Q - What Is Massage Therapy?
A - Massage Therapy is the manipulation of the soft tissues of the body including muscles, connective tissue, tendons, ligaments and joints. Massage therapy helps alleviate the soft tissue discomfort associated with everyday and occupational stresses, muscular over-use and many chronic pain conditions. If addressed early enough after accidents involving trauma and injury, massage therapy can greatly reduce the development of painful muscular patterning.
Q - Does massage therapy hurt?
A - As with many treatments affecting the soft tissue, there are times when massage therapy can cause some discomfort but it is not harmful. Discomfort usually disapates and no technique of this nature is used without the therapist first discussing it with the client and obtaining your permission. A comfort scale will be established and the therapist will work to the client's tolerance level. The client can stop or change the treatment at any time and Massage therapists will modify their techniques to meet their client's needs.
Q - What is Cold Stone Massage Therapy
and how can it help me?
A - Cold stone massage therapy acts as a powerful decongestant when it comes to diffusing swelling in the circulatory system. Clients who have swelling due to sports injuries, for example, they will benefit from cold stone massage.
Other clients who will benefit from this treatment include those who want a rejuvenation massage. Cold stones can be placed on dark circles that appear under the eyes and relive tired and puffy eyes. They can also be placed on the sinus areas and relieve sinus pressure and headaches.
Q - What is Hot Stone vs. Himalayan Salt Stone Massage Therapy?
A - Hot stone massage therapy is an ancient Chinese technique that utilizes, black rocks made of basalt. The massage therapist uses the stones as an extension of their hands to knead your muscles, similar to Himalayan salt stone massage.
They are both similar, but Himalayan Salt Stone massage takes traditional stone massage to a new level. Instead of using basalt stones, warm, hand-carved Himalayan salt stones are warmed and used for a highly relaxing and remineralizing body massage that balances the central nervous system and meridians and nourishes depleted cells, leaving the body in a deep sense of relaxation.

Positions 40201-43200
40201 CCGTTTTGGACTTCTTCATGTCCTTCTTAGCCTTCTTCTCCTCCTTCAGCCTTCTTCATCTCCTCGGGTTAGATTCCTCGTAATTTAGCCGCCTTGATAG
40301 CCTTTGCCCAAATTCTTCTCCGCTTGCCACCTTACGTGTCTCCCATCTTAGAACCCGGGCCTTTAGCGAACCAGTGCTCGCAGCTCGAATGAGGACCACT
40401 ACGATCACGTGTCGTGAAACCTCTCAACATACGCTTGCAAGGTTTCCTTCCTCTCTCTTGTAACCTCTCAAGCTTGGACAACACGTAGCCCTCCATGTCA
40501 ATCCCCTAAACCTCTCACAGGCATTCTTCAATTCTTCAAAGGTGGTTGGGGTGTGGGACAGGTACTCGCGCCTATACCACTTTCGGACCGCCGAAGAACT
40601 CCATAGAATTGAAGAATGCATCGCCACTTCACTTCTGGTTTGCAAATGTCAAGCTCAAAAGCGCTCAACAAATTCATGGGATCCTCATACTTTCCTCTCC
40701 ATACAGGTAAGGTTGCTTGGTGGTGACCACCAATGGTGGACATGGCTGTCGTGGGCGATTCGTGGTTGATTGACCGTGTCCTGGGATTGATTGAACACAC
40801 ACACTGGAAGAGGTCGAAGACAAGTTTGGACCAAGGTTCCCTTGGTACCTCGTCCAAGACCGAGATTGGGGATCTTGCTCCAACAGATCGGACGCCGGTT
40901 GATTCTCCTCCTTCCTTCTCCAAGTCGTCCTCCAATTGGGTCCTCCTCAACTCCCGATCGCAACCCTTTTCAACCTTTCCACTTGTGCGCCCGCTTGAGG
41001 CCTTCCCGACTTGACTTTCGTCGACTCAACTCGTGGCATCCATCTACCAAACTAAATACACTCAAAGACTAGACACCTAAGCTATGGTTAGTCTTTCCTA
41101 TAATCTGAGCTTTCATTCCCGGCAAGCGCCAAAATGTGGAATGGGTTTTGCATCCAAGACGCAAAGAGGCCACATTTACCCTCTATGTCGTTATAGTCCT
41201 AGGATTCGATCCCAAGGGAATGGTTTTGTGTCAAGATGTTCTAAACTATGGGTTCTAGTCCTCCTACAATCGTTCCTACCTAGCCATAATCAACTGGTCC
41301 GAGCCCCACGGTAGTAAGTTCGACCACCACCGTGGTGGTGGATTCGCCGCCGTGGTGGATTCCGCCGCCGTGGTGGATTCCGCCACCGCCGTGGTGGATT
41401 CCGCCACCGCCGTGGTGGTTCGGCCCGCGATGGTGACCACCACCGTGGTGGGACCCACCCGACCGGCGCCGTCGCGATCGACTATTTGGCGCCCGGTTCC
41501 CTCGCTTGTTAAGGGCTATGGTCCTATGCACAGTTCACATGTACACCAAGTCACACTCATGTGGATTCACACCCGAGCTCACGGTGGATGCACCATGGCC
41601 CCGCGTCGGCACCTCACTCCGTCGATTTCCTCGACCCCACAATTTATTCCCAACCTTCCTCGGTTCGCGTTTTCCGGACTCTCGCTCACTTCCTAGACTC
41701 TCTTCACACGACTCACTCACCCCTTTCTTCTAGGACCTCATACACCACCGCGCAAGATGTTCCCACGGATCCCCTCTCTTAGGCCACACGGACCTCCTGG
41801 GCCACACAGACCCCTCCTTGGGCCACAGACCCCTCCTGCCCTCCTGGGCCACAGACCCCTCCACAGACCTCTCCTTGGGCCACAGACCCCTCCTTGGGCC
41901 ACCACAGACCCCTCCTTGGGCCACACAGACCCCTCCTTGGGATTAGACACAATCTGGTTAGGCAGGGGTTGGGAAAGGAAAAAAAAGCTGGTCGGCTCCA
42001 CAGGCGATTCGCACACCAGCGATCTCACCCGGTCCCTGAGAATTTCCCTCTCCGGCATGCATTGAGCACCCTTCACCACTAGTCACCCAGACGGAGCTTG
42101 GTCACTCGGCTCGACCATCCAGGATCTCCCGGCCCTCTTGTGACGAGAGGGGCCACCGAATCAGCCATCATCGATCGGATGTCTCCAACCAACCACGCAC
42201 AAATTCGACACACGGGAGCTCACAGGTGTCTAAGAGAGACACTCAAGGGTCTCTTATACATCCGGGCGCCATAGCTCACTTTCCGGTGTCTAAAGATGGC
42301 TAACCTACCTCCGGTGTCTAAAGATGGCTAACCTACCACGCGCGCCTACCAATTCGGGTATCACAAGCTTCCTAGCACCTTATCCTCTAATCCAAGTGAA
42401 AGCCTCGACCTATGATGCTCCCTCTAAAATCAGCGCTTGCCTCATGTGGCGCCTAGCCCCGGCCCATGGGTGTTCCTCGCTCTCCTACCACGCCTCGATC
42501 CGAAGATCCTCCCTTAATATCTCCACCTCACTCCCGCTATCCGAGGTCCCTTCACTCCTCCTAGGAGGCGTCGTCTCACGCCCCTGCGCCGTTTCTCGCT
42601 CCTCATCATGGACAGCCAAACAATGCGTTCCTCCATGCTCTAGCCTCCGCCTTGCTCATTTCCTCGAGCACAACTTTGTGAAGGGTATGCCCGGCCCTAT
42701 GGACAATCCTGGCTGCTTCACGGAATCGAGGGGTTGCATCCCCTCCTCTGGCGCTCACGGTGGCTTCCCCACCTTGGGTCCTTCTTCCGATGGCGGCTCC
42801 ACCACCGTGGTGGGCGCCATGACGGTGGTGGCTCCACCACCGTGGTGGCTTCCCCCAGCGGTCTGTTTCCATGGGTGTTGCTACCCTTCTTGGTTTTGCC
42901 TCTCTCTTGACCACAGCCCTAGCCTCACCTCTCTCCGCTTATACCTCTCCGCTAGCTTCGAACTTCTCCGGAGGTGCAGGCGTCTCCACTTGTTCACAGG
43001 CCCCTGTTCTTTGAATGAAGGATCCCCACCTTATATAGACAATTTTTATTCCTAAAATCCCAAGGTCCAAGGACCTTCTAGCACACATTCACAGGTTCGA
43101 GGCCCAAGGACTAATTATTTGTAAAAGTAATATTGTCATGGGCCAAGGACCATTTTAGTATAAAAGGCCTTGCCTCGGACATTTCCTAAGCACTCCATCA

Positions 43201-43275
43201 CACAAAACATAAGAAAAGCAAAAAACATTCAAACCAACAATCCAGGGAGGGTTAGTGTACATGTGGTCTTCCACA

A Himalayan Salt Stone massage integrates the philosophies of Eastern medicine, Swedish massage, thermal therapy and salt therapies to create an array of possible benefits: Increase blood circulation. Reduce inflammation. Improve sleep. Induce deep relaxation.
Q - Do I have to remove all of my clothing for my massage therapy?
A - No. Your comfort as a client is very important, whether that is in the context of the clothing you wear or the treatment you receive. Massage Therapists can provide massage therapy treatments whether you elect to remove any, some, or all of your clothing. Massage Therapists are trained in proper draping procedures to ensure that your privacy is completely respected at all times during treatment. Your comfort and ability to relax is paramount to effective treatment. Here at Long Pond Tranquil Massage proper draping is always used during your treatment and you are asked to dress down to your comfort level.
Q - Am I able to receive a massage therapy treatment if I’ve had cancer and been in remission a short time?,
Or if I currently have cancer and am going through treatments can I receive a massage?
A - Yes. People with cancer can receive massage therapy treatments, BUT they have to be designed to work with your condition and adjustments will be made. There also may be a reason to wait to receive massage therapy treatments pending on what kind of cancer you have. A patient may have to wait for a period of time as you are going through treatments so as not to add stress to your body.
Long Pond Tranquil Massage requires for you to be cleared by your oncologist and/or other doctors. Doctors and alternative therapy professionals need to be on the same page. I do require a Doctor’s note for clearance and any contraindications that the doctor(s) may see fit. We will have a thorough discussion with intake paperwork to fill out at your first visit to make sure that we set up the proper treatment for your condition.